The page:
“We just feel God is leading us to go to another church”
Every pastor has heard those words. Sometimes they don’t come directly, but rather through another staff person or mutual friend. Every pastor has had to pray for the departing former members as they go in search of a new church. Every pastor has had to hold back what they really want to say…
If you want to leave, it’s really fine. If you go, involve yourself in your new church! Go to a small group. Serve. Give. Just don’t put it on God. He most certainly DID NOT call you to go and slip in and out of another church building twice a month while contributing absolutely nothing to the community you claim you are ‘led to'”.
Every pastor has had to not. say. that.
We can’t say that. Pastors gotta be about that non-judgemental love. By the way, the Bible totally calls us to judge. That’s another blog for another day.
Anyway, we don’t say anything because it’s not really about them. Even if it is about them it’s not about them. It’s about us (the pastors) too. We have a problem…
It hurts when people leave our church. Perhaps they are leaving because the preaching isn’t ‘deep enough’ (ugh) or the music isn’t ‘doing it for them’. Maybe it’s because they haven’t connected to others in the church. It might just be that they are moving too farther away or they work 3rd shift and it just doesn’t make sense. The person might be starting a church of their very own. Could their be a better reason than that to leave a church?
It still hurts.
It’s not about numbers or anything silly like that. Pastors hate to see people leave because we love people. Pastors hate to see people leave because we love our church. If you are a church planter and started your church then someone leaving is akin to a person telling you they don’t want their kid being friends with your kid. It takes everything within you to hold it together.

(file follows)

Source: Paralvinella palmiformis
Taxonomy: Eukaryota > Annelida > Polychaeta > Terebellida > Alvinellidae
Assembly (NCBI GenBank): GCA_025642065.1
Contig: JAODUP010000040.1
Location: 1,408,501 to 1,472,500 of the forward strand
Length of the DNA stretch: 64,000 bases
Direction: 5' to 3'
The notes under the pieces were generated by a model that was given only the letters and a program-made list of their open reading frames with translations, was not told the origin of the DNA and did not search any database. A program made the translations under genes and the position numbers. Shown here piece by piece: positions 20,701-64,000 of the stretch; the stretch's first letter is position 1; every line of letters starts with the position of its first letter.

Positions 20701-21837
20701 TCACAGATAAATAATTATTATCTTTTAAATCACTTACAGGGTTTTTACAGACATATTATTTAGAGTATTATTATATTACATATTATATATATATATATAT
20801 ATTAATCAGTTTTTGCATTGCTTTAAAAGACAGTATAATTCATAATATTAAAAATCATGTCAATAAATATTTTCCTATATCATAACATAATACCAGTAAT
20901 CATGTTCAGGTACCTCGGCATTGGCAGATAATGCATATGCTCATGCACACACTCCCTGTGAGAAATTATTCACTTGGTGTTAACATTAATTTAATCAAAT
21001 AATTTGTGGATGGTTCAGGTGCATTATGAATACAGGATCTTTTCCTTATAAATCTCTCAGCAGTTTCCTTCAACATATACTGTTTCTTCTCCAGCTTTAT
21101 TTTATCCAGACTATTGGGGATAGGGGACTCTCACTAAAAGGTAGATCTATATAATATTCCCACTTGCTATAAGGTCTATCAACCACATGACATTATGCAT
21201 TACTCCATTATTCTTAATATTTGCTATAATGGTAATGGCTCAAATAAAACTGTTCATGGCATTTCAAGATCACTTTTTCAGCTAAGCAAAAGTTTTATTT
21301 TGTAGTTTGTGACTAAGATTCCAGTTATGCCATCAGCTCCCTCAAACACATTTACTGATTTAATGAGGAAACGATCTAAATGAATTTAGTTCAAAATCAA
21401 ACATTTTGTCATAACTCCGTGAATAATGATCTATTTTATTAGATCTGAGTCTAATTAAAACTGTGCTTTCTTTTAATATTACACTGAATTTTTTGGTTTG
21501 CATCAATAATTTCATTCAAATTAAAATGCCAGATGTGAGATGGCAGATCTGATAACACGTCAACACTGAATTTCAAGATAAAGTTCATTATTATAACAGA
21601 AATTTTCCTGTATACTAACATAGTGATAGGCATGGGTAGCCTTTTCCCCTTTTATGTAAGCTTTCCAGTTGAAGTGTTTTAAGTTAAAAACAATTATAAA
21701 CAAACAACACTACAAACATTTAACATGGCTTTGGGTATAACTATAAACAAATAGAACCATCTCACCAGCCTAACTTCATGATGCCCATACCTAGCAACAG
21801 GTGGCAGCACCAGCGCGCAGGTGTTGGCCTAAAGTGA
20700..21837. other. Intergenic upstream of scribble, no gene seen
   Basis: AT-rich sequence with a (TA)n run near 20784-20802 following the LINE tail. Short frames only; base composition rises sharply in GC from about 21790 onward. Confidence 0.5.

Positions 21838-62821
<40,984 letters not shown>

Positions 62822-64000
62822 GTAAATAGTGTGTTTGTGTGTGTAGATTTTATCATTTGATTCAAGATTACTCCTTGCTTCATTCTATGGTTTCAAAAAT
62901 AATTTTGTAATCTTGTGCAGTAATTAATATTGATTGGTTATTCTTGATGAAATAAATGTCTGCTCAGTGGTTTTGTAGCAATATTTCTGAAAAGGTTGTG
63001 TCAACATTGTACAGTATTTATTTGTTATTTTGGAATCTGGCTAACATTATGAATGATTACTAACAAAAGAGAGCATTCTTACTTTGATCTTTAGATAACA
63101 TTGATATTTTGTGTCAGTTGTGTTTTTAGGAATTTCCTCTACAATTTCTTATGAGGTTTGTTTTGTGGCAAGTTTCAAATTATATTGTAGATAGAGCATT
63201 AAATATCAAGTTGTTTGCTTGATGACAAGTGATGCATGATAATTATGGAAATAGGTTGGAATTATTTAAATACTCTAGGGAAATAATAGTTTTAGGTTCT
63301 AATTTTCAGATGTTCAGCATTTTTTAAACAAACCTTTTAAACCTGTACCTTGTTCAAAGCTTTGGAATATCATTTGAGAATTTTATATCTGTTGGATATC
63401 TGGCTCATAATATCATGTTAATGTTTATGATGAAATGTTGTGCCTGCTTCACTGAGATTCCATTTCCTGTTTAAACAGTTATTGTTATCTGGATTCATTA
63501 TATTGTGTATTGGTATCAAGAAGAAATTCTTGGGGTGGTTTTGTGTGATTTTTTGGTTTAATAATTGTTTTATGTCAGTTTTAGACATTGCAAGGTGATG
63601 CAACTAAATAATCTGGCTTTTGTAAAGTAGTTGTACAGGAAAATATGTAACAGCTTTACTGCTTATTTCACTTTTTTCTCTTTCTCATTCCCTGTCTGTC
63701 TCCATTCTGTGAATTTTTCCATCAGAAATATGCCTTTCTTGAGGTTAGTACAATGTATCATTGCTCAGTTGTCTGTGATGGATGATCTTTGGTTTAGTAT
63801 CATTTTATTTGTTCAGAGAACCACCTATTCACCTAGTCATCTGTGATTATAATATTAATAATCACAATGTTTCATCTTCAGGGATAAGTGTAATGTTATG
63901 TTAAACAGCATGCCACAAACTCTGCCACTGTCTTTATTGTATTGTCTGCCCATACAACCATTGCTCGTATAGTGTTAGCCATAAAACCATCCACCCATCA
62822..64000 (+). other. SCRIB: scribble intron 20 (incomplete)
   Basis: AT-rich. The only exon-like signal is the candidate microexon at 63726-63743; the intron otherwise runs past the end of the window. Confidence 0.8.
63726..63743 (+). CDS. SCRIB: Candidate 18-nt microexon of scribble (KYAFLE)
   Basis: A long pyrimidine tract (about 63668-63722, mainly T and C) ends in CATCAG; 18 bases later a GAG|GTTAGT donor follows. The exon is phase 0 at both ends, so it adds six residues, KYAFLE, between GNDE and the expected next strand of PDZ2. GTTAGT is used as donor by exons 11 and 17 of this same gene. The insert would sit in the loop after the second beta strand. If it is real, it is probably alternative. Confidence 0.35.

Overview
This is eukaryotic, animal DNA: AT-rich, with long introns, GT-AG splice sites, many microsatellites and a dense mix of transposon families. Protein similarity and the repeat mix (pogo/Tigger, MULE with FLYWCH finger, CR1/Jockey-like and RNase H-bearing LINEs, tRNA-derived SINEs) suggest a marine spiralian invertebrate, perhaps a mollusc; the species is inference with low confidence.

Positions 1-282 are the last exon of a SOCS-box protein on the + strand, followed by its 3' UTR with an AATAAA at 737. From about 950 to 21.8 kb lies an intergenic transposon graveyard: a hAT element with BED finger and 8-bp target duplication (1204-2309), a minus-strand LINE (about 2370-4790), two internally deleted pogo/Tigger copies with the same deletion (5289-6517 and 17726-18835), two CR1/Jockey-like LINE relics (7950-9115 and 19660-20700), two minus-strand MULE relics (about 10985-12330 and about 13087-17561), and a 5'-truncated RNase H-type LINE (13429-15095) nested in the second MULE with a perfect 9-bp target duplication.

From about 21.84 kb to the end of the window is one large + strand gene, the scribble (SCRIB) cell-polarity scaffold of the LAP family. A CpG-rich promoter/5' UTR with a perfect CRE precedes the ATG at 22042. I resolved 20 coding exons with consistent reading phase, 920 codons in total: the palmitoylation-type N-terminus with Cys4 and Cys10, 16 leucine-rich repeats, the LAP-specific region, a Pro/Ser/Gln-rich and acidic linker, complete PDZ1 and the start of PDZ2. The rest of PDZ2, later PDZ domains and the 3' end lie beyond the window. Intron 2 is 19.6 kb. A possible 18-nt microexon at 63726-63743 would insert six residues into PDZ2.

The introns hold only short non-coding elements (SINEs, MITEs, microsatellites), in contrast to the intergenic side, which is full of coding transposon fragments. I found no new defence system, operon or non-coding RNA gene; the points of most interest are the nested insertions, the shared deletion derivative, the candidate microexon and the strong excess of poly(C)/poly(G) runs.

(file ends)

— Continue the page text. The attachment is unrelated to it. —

For those who aren’t pastors it doesn’t feel this way. What exactly is the big deal? Nothing at all has to change just because we aren’t going to the same church. In many cases it has nothing to do with the pastor at all. It’s just that the church isn’t working out.
The big deal is that the church is tied to the pastor. I know. It shouldn’t be. The church is the bride of Christ and all that. Yes. True. There is still a connection there between the church and the man. No one will ever care about the church like the guy God has called to shepherd it. No one stays awake at night wondering if the church is going to accomplish it’s goals…or keep it’s doors open, like the pastor. No one feels the sting of a low attendance like the pastor. We all may notice when the crowd is light. He feels it…and then he has to preach through it.
To the pastor his identity is (in part) wrapped up in the church. It’s a lie from Satan, but it’s absolutely fed by every other pastor in the city constantly asking what he is running and how things are going. Some guys ask because they want to boast about being in a good place. Other guys ask because they want to make themselves feel better about their struggles. Some are more subtle than others…but they all ask.
The pastor struggles to have his identity separate from the church. To feel like the success and failure of his church has no reflection on him at all…that’s a difficult place to arrive. I haven’t met many men in ministry who have gotten there. It’s not right. We don’t want it to be so.
Perhaps a part of it is insecurity, but I really don’t think that’s it for most pastors. I really believe that when you love something as much as pastors love the churches they start and lead, it ceases to be something you do. It’s something you are. We don’t pastor. We are pastors. We wake up in the morning with vision to see God’s movement come through our churches. We go to sleep anxious about what’s coming next. It’s not a part of our lives. It is our life.
“God is leading me to another church” sounds a lot like “I don’t want to be a part of your life”
Just being honest.